The focus will be on staffing growth for automation, cloud platforms and support for remote work, a Gartner survey finds.
The accelerated pace of digital initiatives is a major driver for 55% of CIOs to increase their total number of full-time employees in IT this year, according to a recent survey from Gartner. Staffing growth will be predominantly focused on the areas of automation, cloud and analytics platforms, and support for remote work, the survey found.
These digital accelerator CIOs are 10 percentage points more likely than other CIOs to plan FTE increases, and are almost twice as likely to plan FTE increases of 15% or more, Gartner said.
CIOs expect to direct the most staff growth toward enabling automation, cloud platforms and remote work, along with the security personnel necessary to reduce the risks from significant investments in other areas, according to the firm.
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Security and support for remote work represent more traditional areas of IT activity that will continue to see expansions in supporting personnel. Growth in security personnel is necessary to reduce the risks from significant investments in remote work, analytics and cloud platforms, Gartner said.
Further, continued investment in staff focused on supporting remote work is another indicator that many firms plan to keep sizable numbers of employees working from home for a prolonged period, Gartner said.
"The critical role IT played across most firms' response to the pandemic appears to have had a positive impact on IT staffing plans," said Matthew Charlet, research vice president at Gartner, in a statement. "The initial pessimism around the 2021 talent situation that many CIOs expressed mid-2020 has since dwindled."
Among the CIOs surveyed, the need to accelerate digital initiatives is, by a large margin, the primary factor driving IT talent strategies in 2021. This is followed by the automation of business operations and an increase in cloud adoption.
Data center, network, systems administration and applications maintenance are the most likely areas to see staffing decreases due to the shift toward cloud services, according to the survey.
One interesting note is that while support for remote work is expected to see staff levels grow across a wide swath of companies, most companies do not seem to be planning growth for traditional end-user support staffing, the firm said.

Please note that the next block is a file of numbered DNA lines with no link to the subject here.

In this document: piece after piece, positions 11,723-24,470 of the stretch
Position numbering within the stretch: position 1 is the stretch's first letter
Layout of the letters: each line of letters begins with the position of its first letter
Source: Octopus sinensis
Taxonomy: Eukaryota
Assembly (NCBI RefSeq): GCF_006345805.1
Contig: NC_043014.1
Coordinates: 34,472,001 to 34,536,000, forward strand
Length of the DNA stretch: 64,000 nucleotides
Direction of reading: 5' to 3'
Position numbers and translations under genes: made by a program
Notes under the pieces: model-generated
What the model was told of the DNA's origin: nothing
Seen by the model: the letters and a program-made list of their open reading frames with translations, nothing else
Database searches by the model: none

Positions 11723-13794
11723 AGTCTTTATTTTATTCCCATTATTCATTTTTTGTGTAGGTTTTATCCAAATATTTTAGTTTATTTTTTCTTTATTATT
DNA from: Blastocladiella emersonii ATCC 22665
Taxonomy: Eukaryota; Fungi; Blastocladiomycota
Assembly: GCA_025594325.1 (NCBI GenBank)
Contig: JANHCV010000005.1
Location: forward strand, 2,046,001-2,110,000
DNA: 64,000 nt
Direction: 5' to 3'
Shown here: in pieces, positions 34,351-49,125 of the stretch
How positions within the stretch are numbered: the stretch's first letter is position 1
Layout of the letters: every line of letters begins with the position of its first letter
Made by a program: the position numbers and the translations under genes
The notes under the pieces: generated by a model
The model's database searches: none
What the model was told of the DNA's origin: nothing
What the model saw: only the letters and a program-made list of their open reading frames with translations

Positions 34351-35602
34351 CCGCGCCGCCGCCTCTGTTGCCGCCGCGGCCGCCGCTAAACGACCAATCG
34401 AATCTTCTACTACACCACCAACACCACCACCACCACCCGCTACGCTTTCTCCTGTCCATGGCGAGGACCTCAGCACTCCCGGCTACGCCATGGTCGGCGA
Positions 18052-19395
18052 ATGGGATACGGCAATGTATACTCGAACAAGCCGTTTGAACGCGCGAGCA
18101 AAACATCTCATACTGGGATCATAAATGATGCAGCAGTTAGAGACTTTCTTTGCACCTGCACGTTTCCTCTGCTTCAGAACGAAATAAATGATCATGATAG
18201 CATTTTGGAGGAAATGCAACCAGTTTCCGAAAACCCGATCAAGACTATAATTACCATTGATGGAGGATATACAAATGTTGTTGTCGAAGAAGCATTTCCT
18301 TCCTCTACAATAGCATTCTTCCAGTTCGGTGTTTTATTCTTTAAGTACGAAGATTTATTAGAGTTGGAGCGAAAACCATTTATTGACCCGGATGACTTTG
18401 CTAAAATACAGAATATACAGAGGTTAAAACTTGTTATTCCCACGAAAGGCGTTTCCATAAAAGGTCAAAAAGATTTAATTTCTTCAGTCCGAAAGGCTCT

"While CIOs plan to hire more staff in several areas critical to meeting changed consumer and employee expectations, most will not be able to meet their planned talent strategy goals without also upskilling or refocusing their existing teams," Charlet said.
Notably, initiatives to increase diversity and inclusion within IT do not feature prominently in CIOs' top drivers of their talent strategies, despite being featured in the trade press and in conversations among IT leaders, the survey found. This does not necessarily mean that diversity and inclusion is not a driver of IT talent strategies--just that it is not one of the main drivers, Gartner stressed.
Focus is on developing existing talent rather than hiring
The survey also found that CIOs overwhelmingly plan to execute on their 2021 talent strategy by focusing on the development and upskilling of existing staff, according to the survey. Nearly two-thirds of CIOs said they expect that the development of existing staff will be one of the three most important means to achieving their strategy.
Even though hiring will play an important role for CIOs in 2021, most CIOs will not be able to meet their talent strategy objectives without significantly upskilling or refocusing their existing teams. This explains the emphasis on training and development, despite robust hiring plans, Gartner said.
Not surprisingly, given many firms' positive experiences with remote work in 2020, a large share of CIOs expect that offering geographic or work-from-home flexibility to existing and prospective employees will play an important role in fulfilling their talent strategies, according to the survey.
The 2021 Gartner CIO Talent Planning Survey was conducted between November 2020 and December 2020 among 184 CIOs in North America, EMEA and APAC across industries, functions and company sizes, the company said.
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